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A duty to advise

Sir Michael Latham's 1994 report on the construction industry included a call for at least a third of Government projects to be let under the New Engineering Contract within four years. Five years and Sir John Egan's contribution later, the industry has far from satisfied this goal.

The success of the NEC has to be judged beyond the numbers using it by looking at the feedback from those that have. It is largely positive. The feeling is that it does encourage project teams to work together more closely. It also helps problems get resolved more quickly and avoids the need to involve lawyers. The NEC is generally thought to help construction teams finalise accounts quickly so that projects can be wrapped up within weeks, rather than months, of completion.

There have of course been some high-profile critics of the NEC. Leading tunneller Sir Alan Muir Wood suggested after the Heathrow Express trial that it was not suitable for underground works. Many lawyers too have expressed reluctance to back a contract whose plain English style has yet to be tested in court. But there is no doubt that the Institution of Civil Engineers was ahead of the game by recognising that a contract like this was needed before Latham began his examination of the industry.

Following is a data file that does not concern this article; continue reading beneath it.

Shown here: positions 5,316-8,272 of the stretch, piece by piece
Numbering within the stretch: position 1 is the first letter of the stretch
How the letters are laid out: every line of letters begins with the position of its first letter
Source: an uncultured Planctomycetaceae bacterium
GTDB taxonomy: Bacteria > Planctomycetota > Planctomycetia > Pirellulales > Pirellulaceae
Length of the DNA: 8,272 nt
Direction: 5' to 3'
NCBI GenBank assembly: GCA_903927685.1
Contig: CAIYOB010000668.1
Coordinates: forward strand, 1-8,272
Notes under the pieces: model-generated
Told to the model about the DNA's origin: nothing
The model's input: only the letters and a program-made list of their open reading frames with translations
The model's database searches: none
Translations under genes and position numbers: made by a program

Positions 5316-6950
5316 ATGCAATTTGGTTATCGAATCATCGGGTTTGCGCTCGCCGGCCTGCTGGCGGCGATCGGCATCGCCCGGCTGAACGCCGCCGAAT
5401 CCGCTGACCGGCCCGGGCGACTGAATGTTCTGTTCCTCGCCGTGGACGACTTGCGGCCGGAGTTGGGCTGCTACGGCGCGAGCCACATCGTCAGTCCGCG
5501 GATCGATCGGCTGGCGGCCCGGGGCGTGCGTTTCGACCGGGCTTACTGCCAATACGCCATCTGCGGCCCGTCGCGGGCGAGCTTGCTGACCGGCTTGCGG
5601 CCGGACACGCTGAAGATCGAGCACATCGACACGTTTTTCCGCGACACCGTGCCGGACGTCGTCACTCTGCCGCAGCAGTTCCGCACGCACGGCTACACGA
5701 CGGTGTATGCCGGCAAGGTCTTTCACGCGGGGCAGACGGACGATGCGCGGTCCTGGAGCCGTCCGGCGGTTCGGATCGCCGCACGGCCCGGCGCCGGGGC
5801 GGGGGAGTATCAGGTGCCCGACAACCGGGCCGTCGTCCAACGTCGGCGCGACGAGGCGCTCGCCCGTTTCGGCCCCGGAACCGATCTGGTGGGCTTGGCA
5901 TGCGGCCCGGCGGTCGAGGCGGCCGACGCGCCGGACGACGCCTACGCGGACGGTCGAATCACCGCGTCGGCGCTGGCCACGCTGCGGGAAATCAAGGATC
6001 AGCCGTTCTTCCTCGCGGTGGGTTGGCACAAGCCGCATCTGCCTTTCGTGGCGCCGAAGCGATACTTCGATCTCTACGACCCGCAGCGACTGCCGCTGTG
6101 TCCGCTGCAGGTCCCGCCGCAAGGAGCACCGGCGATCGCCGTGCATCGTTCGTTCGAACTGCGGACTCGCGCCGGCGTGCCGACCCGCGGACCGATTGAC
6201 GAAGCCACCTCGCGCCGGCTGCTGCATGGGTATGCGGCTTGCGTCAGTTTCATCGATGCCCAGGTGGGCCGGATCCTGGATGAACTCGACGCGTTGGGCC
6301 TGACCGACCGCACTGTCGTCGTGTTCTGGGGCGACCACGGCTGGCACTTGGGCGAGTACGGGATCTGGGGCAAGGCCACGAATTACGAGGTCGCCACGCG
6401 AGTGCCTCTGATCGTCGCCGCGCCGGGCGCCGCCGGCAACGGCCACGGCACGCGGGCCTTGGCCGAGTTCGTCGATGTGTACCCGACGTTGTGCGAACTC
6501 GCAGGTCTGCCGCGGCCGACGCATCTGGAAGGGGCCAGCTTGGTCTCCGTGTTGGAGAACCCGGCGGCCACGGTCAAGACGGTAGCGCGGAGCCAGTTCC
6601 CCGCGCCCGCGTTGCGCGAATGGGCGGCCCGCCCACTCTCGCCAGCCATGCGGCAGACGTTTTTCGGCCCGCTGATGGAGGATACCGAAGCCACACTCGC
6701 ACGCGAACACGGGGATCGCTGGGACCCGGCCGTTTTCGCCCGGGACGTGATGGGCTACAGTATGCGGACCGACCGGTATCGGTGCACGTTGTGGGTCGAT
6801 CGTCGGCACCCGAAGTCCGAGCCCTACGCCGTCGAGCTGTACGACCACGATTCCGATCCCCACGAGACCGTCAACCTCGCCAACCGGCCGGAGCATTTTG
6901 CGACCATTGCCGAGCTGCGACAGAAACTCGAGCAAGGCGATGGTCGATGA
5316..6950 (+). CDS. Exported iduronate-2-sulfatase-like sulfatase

What the ICE needs to do now is stay ahead and lead efforts to tackle Sir Michael's target. If the NEC is the contract that will deliver construction reform, the Institution should throw its weight behind efforts to get the whole industry using it.

The NEC's success puts the ICE in a difficult position. It is obliged to produce traditional contract forms for those demanding them, and so many clients still do. But by continuing to update, publish and promote the traditional forms, the ICE appears to be undermining efforts to promote the reforms many expect the NEC to deliver.

Of course the ICE cannot tell the industry how to go about its business. But it does have an important role in giving people information and advice.

Taking a strong stance in support of the Latham and Egan reports - even if it is simply a firm recommendation in favour of the NEC - is a vital first step.

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